Cary Nelson served as national president of the American Association of University Professors from 2006 to 2012. He teaches at the University of Illinois at Urbana-Champaign.
A ritual of the spring commencement season in the United States is for colleges and universities to invite the most prominent speaker possible to their graduation ceremonies. These luminaries typically offer anodyne platitudes for the graduates and their parents, and, if they are sufficiently famous, the local media as well. This year, an unusual number of speakers have withdrawn from participation because campus groups have complained about their views or actions.
Recent casualties include Christine Lagarde, the head of the International Monetary Fund, who withdrew from Smith College’s ceremony when 477 students and faculty signed an online petition complaining about the IMF, and Robert Birgeneau, the former chancellor of the University of California at Berkeley who canceled at Haverford College, where 50 students and faculty members complained about his handling of student protests at Berkeley and demanded he agree to nine conditions, including apologizing and supporting reparations for the protesters. Several invited speakers have gotten into trouble because of their support of the Iraq war a decade ago, including former Secretary of State Condoleezza Rice at Rutgers University and (a year ago) Robert Zoellick, former World Bank head, at Swarthmore College.
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There are some counterexamples. Last year Jesuit-run Boston College did not pull the plug on Irish Prime Minister Enda Kenny, despite pressure from some Roman Catholic leaders and a boycott of commencement by Cardinal Sean O’Malley. Some were peeved that Kenny’s government supported a bill legalizing abortion in Ireland. This year University of California Hastings College of Law in San Francisco stood by University of California President and former homeland security secretary Janet Napolitano, who was criticized by some students for her agency’s immigration deportations.
What’s the Problem?
Why should very small numbers of students and faculty cause commencement speakers to cancel and university administrators to fail to stand up for the speakers? Typically, the speaker says that he or she does not want to bring controversy to a festive occasion, and the administration responds: “We respect the speaker’s wish and, by the way, this does not reflect on our commitment to academic freedom.” A very small number of people, sometimes with rather bizarre complaints, cause an entire institution to change plans, generally for no good reason.
Speaker Fortitude Needed
While a few picketers and perhaps a bit of heckling may be unpleasant, especially on graduation day, most prominent speakers have experienced much worse. Unless there threatens to be a serious public safety problem, the speakers should honor their invitations, perhaps even reflecting on whatever controversy might occur in the talk. There is simply no reason to walk away from a bit of controversy. Indeed, the lesson for the graduates may be salutary.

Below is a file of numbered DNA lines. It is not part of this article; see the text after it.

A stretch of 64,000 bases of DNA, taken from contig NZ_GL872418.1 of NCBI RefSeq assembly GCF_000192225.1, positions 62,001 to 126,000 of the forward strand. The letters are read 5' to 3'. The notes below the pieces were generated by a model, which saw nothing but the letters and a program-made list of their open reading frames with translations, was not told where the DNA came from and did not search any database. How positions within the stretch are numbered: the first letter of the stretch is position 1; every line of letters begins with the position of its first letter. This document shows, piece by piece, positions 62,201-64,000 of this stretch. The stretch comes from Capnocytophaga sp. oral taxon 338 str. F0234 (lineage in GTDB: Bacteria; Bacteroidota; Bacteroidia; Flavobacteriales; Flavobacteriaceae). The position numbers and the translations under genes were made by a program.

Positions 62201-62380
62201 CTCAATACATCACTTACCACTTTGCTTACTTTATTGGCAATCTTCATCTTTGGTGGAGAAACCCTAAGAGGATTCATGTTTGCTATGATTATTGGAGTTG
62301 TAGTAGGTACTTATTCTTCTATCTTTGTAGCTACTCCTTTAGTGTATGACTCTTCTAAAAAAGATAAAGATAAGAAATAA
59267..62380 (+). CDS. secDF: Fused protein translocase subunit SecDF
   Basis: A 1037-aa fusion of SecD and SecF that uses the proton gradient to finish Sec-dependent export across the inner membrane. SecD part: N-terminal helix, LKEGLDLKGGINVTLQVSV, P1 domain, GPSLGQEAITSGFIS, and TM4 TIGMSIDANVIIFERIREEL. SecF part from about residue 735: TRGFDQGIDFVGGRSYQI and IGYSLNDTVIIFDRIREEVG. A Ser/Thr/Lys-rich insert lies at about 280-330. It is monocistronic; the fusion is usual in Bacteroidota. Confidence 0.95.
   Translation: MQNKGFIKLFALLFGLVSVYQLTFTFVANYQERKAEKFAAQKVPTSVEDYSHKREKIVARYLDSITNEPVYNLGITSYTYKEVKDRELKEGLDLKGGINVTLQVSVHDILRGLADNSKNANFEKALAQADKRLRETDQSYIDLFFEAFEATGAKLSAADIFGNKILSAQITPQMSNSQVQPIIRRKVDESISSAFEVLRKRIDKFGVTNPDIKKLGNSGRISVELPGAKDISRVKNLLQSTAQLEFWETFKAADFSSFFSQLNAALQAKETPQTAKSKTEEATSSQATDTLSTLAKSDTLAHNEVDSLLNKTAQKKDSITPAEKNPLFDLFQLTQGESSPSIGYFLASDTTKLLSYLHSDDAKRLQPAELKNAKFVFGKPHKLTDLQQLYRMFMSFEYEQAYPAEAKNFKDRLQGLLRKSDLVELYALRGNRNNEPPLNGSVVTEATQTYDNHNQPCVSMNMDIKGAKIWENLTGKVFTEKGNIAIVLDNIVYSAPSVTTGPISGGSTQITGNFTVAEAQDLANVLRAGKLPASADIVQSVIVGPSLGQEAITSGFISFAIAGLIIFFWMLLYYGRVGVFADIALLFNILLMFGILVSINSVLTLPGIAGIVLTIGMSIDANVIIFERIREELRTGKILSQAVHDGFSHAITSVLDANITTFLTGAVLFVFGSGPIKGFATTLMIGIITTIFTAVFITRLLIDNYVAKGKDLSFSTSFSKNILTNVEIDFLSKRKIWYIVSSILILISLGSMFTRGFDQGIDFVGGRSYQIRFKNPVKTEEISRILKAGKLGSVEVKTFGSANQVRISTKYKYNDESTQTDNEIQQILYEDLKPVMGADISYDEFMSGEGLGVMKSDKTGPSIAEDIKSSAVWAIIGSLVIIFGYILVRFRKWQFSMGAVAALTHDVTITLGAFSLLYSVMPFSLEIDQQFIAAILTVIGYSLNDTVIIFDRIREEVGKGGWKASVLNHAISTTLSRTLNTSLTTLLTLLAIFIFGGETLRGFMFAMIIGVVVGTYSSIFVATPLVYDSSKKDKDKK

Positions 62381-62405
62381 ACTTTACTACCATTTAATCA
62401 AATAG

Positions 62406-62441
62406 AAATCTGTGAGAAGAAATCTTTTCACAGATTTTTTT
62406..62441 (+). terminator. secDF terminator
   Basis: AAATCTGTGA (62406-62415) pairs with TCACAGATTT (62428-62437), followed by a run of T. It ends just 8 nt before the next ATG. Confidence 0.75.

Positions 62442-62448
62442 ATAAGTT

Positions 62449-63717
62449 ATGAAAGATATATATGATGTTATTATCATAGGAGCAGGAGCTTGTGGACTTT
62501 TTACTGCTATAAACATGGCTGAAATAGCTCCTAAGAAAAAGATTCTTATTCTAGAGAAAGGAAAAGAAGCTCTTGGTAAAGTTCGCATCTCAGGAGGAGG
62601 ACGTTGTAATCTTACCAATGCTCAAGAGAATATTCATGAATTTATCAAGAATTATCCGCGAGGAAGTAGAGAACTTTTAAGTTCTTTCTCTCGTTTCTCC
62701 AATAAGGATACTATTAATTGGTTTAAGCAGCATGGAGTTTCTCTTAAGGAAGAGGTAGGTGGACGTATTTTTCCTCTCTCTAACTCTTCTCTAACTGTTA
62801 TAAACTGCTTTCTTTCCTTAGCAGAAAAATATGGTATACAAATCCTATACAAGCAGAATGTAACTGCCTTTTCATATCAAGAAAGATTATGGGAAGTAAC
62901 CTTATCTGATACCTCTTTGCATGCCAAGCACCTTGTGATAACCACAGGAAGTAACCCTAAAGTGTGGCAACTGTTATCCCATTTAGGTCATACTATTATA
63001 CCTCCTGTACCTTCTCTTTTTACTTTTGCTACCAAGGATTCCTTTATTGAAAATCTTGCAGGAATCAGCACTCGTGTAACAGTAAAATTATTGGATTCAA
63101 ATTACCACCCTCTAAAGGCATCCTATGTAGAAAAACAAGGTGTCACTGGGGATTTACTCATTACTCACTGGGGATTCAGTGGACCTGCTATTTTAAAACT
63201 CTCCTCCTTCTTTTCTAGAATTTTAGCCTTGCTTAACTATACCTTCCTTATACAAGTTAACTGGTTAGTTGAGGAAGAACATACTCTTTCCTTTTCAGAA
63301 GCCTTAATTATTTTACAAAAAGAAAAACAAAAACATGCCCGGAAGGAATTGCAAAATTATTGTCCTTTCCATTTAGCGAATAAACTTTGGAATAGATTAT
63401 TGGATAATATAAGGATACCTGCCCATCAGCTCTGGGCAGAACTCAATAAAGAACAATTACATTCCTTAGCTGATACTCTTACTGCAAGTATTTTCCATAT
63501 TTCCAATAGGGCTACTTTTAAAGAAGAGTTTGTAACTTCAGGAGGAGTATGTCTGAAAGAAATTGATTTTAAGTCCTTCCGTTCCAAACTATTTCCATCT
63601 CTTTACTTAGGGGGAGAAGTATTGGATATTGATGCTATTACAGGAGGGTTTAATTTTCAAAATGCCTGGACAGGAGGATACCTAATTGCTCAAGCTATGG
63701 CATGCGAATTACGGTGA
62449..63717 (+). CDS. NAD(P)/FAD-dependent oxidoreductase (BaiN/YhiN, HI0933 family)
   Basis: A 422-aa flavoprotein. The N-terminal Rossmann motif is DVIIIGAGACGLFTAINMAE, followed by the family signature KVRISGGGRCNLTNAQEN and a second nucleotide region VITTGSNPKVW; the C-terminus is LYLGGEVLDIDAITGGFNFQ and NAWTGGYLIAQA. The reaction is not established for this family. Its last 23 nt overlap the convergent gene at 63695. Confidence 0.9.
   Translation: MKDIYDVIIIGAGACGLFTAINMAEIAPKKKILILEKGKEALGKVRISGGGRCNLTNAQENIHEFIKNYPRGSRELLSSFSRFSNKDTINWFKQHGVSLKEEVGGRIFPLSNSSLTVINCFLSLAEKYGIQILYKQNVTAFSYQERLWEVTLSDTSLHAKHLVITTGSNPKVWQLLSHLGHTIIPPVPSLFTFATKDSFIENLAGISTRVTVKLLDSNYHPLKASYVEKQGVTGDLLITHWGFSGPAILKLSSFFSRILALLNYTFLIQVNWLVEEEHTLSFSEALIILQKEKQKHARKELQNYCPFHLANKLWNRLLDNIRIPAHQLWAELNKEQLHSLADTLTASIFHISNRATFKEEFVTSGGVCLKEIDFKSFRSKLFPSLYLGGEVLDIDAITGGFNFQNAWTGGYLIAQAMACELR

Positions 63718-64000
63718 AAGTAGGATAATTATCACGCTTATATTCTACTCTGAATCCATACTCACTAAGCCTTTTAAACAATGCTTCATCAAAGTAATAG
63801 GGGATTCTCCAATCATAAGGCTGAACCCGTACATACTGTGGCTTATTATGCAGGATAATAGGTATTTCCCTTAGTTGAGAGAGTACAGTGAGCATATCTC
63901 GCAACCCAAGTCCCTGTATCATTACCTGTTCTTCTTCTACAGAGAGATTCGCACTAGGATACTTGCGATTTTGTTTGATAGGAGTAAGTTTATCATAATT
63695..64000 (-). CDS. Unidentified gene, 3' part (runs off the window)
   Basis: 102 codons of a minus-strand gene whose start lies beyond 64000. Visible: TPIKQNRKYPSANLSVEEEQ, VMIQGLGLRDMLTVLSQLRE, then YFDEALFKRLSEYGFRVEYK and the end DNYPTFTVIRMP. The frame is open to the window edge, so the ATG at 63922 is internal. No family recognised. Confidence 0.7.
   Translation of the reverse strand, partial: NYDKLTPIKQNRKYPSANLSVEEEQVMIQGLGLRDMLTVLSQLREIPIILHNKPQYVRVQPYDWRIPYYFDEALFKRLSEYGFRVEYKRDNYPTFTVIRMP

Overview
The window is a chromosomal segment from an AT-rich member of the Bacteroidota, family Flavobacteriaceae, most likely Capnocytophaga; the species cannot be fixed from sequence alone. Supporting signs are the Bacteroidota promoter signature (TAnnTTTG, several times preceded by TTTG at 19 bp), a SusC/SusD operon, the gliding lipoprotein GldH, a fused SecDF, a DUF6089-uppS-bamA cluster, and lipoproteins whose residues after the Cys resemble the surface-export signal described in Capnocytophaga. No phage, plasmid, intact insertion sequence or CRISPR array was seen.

Administrative Courage Desired
Administrators should try as hard as possible to convince the speaker to participate, ensure appropriate public safety support, and stand up for the principles of campus dialogue, free speech, and academic freedom. The fact is that permitting a small minority to dictate who can speak on campus is a violation of academic freedom and the important commitment of any university — to permit a range of views to be presented on campus.
Top administrators and the academic community in general have become so risk-averse that even a minor possibility of disruption can lead to giving up any battle for principle. Basic academic values need to be protected — campus speakers, including and perhaps especially commencement speakers must be assured that they can express their views. No doubt most of the speakers who decided to pull out commencement exercises this year were motivated by a desire not to make things difficult for the university or for themselves.
The campus community itself, including students and professors, must respect the right of the university to invite commencement speakers to campus and permit free speech on campus. The protesters often claim that commencement speakers are official representatives of the college. The speaker, they claim, has no right to address the commencement even if the topic of the talk has nothing to do with, for example, a war that ended a half-dozen years ago, or if the speaker is affiliated with an organization, such as the International Monetary Fund, that may be unpopular among a small campus group. If students or faculty want to make their views about an individual, an event, idea, or organization made known, they can issue statements or even protest at the commencement, but it does not seem appropriate to demand that the university withdraw an invitation. This is especially the case for many commencement speakers, who are at least sometimes chosen with considerable campus input in the first place.
What Is To Be Done?
The current situation shows weakness by both the speakers and, especially, university leaders. It shows a remarkable lack of judgment and perspective by the “critics,” who try to blackball distinguished people for some past flaw or opinion. It is time for the higher education community to get some perspective and some backbone.
Philip G. Altbach is research professor and director of the Center for International Higher Education at Boston College.